Based on Garth Stein’s 2008 novel of the same name, comes “The Art of Racing in the Rain”, directed by Simon Curtis (“Goodbye Christopher Robin”) with the screenplay by Mark Bomback (“The Wolverine”). Lately, it feels like every few months a new film centered on a dog with an inner human voice is released in multiplexes. Not that I mind much, they are usually cute and harmless, though easily forgettable. This latest venture into the canine story is without question, more melodramatic that most. Sure, it is filled with all the cute doggie tropes, but there are deeper messages about life and family here. It also helps to sell that the dog is wise by having his inner voice be that of Kevin Costner. It is a bit weird to hear Costner’s gravely voice come from a puppy but as Enzo (the dog’s name) ages, it fits much better. Then again, much of the film is Enzo reflecting on his past, so it makes sense.
Denny Swift (Milo Ventimiglia) is a race car driver, and a great one at that. However, he has never been able make it to the big races. On his way home one day, he swings by a farm and adopts a puppy which he names Enzo (yep, after the Ferrari guy). The two become inseparable, Denny even brings Enzo to almost all his races. Things change however when Denny meets and falls in love with Eve (Amanda Seyfried). Enzo is not too happy the new arrangement as he feels Eve is taking most of Denny’s attention. After time though, Enzo accepts Eve, even more so when she becomes pregnant.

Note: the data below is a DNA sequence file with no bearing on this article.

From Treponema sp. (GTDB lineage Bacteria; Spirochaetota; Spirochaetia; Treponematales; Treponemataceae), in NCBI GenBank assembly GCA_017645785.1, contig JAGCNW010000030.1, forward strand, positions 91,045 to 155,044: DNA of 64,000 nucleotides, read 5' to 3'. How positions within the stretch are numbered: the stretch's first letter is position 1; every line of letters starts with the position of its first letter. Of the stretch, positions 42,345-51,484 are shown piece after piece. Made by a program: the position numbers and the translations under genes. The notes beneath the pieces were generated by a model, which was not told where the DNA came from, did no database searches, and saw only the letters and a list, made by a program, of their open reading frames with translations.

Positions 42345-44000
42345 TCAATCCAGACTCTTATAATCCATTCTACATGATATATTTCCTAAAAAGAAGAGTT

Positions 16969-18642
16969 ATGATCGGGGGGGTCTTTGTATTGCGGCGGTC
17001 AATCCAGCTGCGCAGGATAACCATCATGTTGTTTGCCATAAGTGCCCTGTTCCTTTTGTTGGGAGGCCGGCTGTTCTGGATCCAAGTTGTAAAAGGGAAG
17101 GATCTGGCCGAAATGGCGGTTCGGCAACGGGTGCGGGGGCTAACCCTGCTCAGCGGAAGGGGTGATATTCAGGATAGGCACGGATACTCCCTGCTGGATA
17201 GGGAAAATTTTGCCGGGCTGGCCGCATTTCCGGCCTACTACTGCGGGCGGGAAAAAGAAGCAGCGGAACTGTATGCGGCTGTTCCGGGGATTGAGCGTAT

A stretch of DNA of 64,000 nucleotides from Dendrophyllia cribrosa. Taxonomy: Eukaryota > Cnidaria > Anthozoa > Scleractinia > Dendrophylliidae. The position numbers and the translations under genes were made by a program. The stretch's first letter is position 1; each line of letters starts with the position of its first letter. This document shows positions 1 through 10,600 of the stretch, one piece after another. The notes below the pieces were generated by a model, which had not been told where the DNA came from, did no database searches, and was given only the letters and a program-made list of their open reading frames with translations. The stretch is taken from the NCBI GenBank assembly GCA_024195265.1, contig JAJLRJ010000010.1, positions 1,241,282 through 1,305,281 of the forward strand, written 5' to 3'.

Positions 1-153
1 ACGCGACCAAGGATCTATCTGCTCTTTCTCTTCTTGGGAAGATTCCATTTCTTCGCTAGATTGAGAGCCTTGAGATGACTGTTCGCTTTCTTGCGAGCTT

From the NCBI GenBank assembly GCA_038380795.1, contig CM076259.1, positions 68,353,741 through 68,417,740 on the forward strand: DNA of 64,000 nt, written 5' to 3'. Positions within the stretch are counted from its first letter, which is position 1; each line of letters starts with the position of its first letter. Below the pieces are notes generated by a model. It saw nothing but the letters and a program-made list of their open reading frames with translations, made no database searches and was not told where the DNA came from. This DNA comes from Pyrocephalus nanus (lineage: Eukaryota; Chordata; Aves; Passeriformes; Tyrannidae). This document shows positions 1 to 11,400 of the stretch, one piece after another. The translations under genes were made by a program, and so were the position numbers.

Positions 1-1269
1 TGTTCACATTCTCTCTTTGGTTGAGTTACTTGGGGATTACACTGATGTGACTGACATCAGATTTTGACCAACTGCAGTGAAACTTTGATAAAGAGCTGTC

From that point on, we are taken through the ups and downs of the Swift family’s life, and much of it is from the point of view of Enzo. We are taken through the experience of life, love and loss. What it means to care about what is truly important in life. These are all important lessons even if it is all quite predictable. “The Art of Racing in the Rain” does drag in places, and feels more like something you would watch on the Hallmark or Lifetime network, but if you like movies with dogs as one of the main characters, then you will probably enjoy this one.
By: Marc Ferman